It's difficult with so many new design students and graduates coming out of the woodwork every year to filter out the people who will kick up against conformity and create things genuinely unique. Its the same for anything that goes from being dominated by a few to many. There are still many out there who are willing to go against the grain, you just have to look harder amongst the sea of sheep.
I agree with guppology. Sieving through the sheep takes longer now than ever and more perseverance, not nearly as many people were graduating with art/design degrees 20 years ago, as are now; there was much less competition.
I don't think the YBA's are doing anything radical themselves at the moment (Damien Hirst just did some painting's for example...how radical) and some of their work came out after the countries finances' were in a similar state to what they are now; there's nothing to say this current "world crisis" won't prove to be another similar catalyst for new work.
Also Mr.Zeegan is my new head of school as i'm in my 3rd year of graphic design at Kingston, maybe I'll have a talk with him.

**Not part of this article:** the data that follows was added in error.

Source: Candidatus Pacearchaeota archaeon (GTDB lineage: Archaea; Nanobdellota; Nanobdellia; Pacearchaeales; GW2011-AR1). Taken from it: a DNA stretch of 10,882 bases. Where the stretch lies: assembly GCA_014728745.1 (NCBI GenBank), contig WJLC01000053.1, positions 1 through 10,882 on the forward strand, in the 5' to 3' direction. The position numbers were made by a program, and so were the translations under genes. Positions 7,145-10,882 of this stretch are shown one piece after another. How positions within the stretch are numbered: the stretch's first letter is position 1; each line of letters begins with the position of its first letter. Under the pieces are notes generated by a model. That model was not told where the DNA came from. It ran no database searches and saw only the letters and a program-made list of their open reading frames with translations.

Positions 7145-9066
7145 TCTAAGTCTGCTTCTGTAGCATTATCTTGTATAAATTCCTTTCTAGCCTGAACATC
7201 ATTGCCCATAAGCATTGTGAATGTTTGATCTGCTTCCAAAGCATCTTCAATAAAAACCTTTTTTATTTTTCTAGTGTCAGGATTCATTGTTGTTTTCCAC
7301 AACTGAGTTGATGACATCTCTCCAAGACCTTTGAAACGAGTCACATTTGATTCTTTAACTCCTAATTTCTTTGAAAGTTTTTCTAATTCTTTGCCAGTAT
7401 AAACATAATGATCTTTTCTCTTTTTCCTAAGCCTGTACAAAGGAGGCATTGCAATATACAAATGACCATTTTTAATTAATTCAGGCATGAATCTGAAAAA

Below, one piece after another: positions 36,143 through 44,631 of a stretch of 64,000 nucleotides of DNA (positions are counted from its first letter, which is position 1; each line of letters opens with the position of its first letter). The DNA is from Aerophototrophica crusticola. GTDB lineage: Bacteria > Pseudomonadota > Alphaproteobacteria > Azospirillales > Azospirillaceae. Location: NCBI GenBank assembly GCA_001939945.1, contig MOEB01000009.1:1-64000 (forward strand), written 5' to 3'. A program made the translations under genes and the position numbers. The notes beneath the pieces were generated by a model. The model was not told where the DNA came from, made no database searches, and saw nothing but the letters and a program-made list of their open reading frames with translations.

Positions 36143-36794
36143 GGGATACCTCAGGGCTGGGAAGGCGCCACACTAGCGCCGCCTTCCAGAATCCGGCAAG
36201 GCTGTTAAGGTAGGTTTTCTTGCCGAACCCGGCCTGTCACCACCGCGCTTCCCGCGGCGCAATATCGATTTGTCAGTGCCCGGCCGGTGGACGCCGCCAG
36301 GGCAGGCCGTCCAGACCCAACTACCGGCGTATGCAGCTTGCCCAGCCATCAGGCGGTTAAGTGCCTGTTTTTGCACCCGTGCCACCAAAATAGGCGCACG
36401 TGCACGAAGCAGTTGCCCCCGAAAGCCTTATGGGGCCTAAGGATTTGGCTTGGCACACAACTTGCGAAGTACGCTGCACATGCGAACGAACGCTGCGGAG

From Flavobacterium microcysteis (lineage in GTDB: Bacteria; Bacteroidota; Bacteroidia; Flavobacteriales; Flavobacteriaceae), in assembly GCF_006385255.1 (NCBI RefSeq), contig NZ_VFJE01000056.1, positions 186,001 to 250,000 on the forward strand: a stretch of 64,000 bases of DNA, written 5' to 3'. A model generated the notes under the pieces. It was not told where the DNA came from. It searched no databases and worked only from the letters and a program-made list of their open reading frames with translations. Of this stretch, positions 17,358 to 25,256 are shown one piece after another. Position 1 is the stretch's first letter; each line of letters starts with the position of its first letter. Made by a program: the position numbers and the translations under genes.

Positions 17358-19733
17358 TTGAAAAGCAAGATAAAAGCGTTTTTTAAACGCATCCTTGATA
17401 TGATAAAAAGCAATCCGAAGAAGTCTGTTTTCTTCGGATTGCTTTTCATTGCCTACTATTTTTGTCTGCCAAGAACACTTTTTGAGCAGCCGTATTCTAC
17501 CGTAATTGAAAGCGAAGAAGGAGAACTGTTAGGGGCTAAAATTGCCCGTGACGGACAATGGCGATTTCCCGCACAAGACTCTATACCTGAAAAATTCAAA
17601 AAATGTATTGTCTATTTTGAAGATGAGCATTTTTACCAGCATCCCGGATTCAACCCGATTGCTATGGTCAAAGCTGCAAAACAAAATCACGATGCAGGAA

Art isn't the catalyst for radical movements anymore, the rise of public sites like YouTube and Twitter has made it possible to spread the message far further than ever before, and in (pretty much) real-time. (For reference just look happened over the Guardian vs. Trafigura gagging order the other day)
I don't really know where art and design fits into the age of instant information, even this comment will be out-of-date by the time I've finished typing it.
I'd like to see the next generation of students challenging the way we (are failing) to interact with the real world anymore. Oh, and never give up.
"In a market-led society creators can too soon become dependent on the very structures that they seek to disrupt. The spectator finds himself implicated in the very processes that he hopes to criticise. Art may start out as a challenge to the status quo, but fast-developing society soon catches up and subsumes it. Even the artist who starts out as a fierce radical ends up as a darling of the Establishment."